Blackout Night Returns

With all of the mess going on around here (hurricanes, Dear Husband gone, school starting up, etc.), Blackout Night has kind of slipped into oblivion for the last few weeks. Oh, we've had a couple hours here and there with the lights off, but not a real Blackout Night.
I do not intend to let that happen often.
We are going to try out Wednesdays as our new night, since our schedule has definitely changed with the start of the school year and new activities all 'round. So, last night, just as we were getting ready to turn off all the lights, I heard the shattering noise of glass falling onto my bedroom's cement floor. Ohdearme. It could have been worse, I must say. It was only a bottle of fragrance oil that I use for making lotions and stuff.
But it was a big one.
It was the Emma's Garden oil and it had probably 12 ounces of concentrated fragrance oil in it, which was now all over my painted floor, floating tiny shards of brown glass in it. So, it was going to be a strong-smelling Blackout Night, which required the lights to be on a bit longer while we tried to get it all cleaned up before the oil took the paint up off my floor.
Some things are just going to be difficult in life, aren't they? I'd had a whole day of getting almost-somewhere and then not quite making it.
Anyway, I stuck my husband on Cleanup Detail while I put together our dinner - salad with raspberries, sunflower seeds and goat cheese with raspberry vinaigrette. I know. My kids eat and actually like weird stuff. I absolutely love that they proclaimed things in the gray-ish, fading light like, "Wow, Mom! This is a really good, creamy goat cheese! You picked a good one this time!" as they shoveled fork-fulls of salad to their mouths.
It makes up for the other weird stuff kids do.
Once fragrance oils and dinner were cleaned up, we gathered back in the living room for a game of Scattergories, which is becoming a family favorite as the kids are more and more able to think of words to fill out their lists.
And here's my observation about last night - Blackout night is usually this quiet, peaceful time of being unplugged, but I think a couple of weeks without doing it has really thrown us out of practice. It was really hard this time not to turn on the TV and not to check my email. Maybe it's because I was pretty tired and just wanted to zone out. I don't know. But this time around, we had lots of loud laughing and shouting and forcing each other to look up words that were on our lists because some of us make up words (not me this time!) and are quite sure they're real.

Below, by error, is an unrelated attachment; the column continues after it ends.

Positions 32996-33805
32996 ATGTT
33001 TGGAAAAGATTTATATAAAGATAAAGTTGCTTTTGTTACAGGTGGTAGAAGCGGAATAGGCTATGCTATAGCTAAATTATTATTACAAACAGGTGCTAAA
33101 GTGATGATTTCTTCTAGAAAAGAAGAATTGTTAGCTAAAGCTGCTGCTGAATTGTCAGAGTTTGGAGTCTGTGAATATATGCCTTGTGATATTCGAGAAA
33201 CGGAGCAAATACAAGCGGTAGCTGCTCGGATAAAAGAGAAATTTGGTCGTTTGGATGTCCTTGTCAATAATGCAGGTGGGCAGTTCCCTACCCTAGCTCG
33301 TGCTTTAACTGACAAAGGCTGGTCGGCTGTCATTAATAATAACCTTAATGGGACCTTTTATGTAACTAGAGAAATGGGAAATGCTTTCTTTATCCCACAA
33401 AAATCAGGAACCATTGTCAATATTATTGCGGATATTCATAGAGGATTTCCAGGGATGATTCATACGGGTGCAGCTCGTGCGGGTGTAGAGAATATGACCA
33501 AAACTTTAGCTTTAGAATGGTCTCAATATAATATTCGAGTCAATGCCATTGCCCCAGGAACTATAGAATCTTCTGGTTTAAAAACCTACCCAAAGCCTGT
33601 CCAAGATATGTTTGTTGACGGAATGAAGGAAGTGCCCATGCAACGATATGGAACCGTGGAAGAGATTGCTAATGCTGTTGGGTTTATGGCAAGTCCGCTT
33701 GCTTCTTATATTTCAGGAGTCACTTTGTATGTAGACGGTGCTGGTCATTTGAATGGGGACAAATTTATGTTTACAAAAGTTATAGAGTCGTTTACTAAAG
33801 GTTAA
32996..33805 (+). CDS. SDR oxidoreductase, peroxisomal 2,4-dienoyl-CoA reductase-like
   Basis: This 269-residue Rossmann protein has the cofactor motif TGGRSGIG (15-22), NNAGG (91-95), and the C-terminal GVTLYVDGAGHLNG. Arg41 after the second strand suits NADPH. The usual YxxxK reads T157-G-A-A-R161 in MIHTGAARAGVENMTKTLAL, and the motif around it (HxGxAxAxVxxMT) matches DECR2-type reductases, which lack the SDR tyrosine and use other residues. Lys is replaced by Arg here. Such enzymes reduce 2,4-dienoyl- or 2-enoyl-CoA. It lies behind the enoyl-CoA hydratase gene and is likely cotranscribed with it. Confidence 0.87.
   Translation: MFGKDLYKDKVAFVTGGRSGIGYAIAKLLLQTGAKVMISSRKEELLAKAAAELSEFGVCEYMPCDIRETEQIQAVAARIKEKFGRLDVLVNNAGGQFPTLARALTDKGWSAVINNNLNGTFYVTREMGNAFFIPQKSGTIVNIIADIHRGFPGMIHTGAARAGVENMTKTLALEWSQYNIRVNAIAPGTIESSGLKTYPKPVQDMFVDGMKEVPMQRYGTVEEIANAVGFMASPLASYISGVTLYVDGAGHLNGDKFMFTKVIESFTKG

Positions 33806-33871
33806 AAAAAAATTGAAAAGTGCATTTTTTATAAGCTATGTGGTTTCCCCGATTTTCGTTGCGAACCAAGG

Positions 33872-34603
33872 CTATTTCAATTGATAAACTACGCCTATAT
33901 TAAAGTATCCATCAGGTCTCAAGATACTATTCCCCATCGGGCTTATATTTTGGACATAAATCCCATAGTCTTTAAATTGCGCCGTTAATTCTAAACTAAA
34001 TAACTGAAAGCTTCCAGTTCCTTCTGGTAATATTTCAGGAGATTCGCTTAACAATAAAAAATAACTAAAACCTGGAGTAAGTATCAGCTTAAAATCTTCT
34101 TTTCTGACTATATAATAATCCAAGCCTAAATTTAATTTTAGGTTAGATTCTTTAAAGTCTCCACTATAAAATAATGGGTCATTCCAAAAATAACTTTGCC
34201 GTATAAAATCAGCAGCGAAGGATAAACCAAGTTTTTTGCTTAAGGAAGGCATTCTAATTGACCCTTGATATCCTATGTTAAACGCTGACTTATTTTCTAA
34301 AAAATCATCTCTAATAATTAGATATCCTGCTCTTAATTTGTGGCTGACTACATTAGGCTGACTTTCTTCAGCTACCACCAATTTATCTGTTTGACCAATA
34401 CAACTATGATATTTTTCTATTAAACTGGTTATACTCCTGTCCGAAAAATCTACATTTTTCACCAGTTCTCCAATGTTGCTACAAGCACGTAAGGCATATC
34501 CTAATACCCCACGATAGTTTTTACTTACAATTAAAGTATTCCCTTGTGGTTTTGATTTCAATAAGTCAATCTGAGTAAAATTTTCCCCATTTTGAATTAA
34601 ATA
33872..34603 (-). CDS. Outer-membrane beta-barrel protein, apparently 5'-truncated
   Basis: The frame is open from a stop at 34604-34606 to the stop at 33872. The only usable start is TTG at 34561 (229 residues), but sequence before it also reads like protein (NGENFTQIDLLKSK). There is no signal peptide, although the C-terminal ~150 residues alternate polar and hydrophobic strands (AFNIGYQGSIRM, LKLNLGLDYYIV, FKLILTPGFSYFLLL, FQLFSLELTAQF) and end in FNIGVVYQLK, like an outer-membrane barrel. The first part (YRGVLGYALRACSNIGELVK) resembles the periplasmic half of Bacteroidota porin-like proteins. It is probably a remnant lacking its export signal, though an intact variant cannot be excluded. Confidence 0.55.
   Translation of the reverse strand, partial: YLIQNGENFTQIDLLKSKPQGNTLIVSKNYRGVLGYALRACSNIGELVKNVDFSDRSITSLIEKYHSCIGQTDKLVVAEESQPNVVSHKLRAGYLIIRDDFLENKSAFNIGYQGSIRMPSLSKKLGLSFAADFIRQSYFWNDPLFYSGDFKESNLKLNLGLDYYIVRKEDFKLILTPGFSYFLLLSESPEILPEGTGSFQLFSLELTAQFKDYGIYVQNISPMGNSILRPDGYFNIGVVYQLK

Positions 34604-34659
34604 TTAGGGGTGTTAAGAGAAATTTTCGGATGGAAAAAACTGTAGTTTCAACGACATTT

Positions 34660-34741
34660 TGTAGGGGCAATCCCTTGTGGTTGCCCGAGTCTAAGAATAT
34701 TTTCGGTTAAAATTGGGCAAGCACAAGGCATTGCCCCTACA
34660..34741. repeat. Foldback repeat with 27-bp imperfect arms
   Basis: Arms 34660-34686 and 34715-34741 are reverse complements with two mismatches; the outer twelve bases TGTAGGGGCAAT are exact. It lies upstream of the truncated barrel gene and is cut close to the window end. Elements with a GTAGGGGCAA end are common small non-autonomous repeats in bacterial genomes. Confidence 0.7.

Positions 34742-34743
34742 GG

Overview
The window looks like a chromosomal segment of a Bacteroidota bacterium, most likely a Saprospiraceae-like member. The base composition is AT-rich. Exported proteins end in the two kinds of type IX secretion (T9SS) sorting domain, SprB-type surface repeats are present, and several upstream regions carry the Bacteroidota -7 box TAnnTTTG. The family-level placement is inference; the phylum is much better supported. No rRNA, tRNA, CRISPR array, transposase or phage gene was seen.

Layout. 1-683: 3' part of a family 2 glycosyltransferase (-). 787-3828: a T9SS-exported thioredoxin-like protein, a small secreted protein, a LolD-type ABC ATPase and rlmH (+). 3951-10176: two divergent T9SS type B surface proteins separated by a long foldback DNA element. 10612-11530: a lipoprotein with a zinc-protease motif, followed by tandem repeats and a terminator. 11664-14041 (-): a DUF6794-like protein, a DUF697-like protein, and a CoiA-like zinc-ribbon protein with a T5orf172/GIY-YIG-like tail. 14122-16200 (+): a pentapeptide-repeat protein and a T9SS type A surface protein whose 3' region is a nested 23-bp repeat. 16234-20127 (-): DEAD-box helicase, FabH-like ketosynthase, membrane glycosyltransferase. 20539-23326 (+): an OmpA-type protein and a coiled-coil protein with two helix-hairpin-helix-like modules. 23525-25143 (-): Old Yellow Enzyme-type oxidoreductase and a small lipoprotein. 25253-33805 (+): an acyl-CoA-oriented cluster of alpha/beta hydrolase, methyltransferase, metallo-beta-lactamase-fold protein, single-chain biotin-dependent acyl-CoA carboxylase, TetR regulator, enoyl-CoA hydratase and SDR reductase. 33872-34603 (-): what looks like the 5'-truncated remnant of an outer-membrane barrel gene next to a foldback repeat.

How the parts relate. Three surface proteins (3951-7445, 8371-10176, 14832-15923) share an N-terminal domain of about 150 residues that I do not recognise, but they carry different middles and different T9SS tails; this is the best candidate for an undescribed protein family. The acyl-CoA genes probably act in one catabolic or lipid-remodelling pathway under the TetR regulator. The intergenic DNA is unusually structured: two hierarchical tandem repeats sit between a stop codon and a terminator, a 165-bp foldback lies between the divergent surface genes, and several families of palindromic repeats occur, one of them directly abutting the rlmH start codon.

This time, it was anything but quiet and peaceful.
But it was still just as refreshing and deeply connecting and it still narrowed our focus down to just each other. Which is the whole point.
And once the kids were in bed, I went to my sanctuary, my bathroom, which was already lit with candles and drew myself a quiet, peaceful bath.
A bath without any Emma's Garden fragrance oil in it at all. Because, thanks to the oil spill, the whole house already smelled like peonies, raspberries and lilacs.

DAILY BLISS: Chatting in the car with Andrew - I love the time between carlines, when it's just Drew and me in the car. I know he won't "talk" to me forever, so I'm eating it up while I can.

Tuesday, September 2, 2008

Labor(less) Day

We made good use of our annual passes on Monday and took the kids to Sea World. We've gone several times this year, but only once all together, so it was a treat. The sting ray petting pool is one of my favorite spots. I always head straight for these guys at aquariums and such. I don't know why. I just like 'em a lot and they seem to have more personality than you'd expect. These guys wondered where I'd been. They poked their cow-ish noses out of the water and greeted me, then swam by slowly, just in reach, flicking me with their fins. I guess they're called fins. I don't feel like looking it up.

We enjoyed the aquarium at the end of the Journey to Atlantis ride. Not that we all rode it. I made the grave mistake of taking the kids on it earlier this year and they kinda freaked out. This time, just Chris went on it and then we all enjoyed the fishies.

Mostly. The eels whispered evil hisses at Emma. They know a noble and good princess when they see one and they don't like her.

And the pretty jellyfish...I really love them.

We let the kids pick out an oyster to get their own pearl. They've wanted to do this all year and we finally decided to let them. You know, it's a little pricey for one stinkin' pearl, but sometimes the experience is worth it.

And then the little man in the store, the one who cleans and measures the pearls, offered to have them set in jewelry. I'd done this before, but was really not expecting the hefty price tag he foisted on me for a measley little setting - without even a chain. It was, like, $80 or something. Drew, of course, didn't want his set, but we decided that Emma would have to just keep hers in the little bag they give you.
And do you know what happened? That man in the store was very ugly about us not buying the gold setting. He got all huffy and in the end, he threw the receipt at Chris! We will never, never, never be buying anything in there again.
But the whale and dolphin show redeemed it. That one's my favorite show - even more than Shamu. Really. Those dolphins really have fun when they're out there and it's obvious.

And the whales enjoy it too.

DAILY BLISS: cookin' out with the fam and laughing at my brothers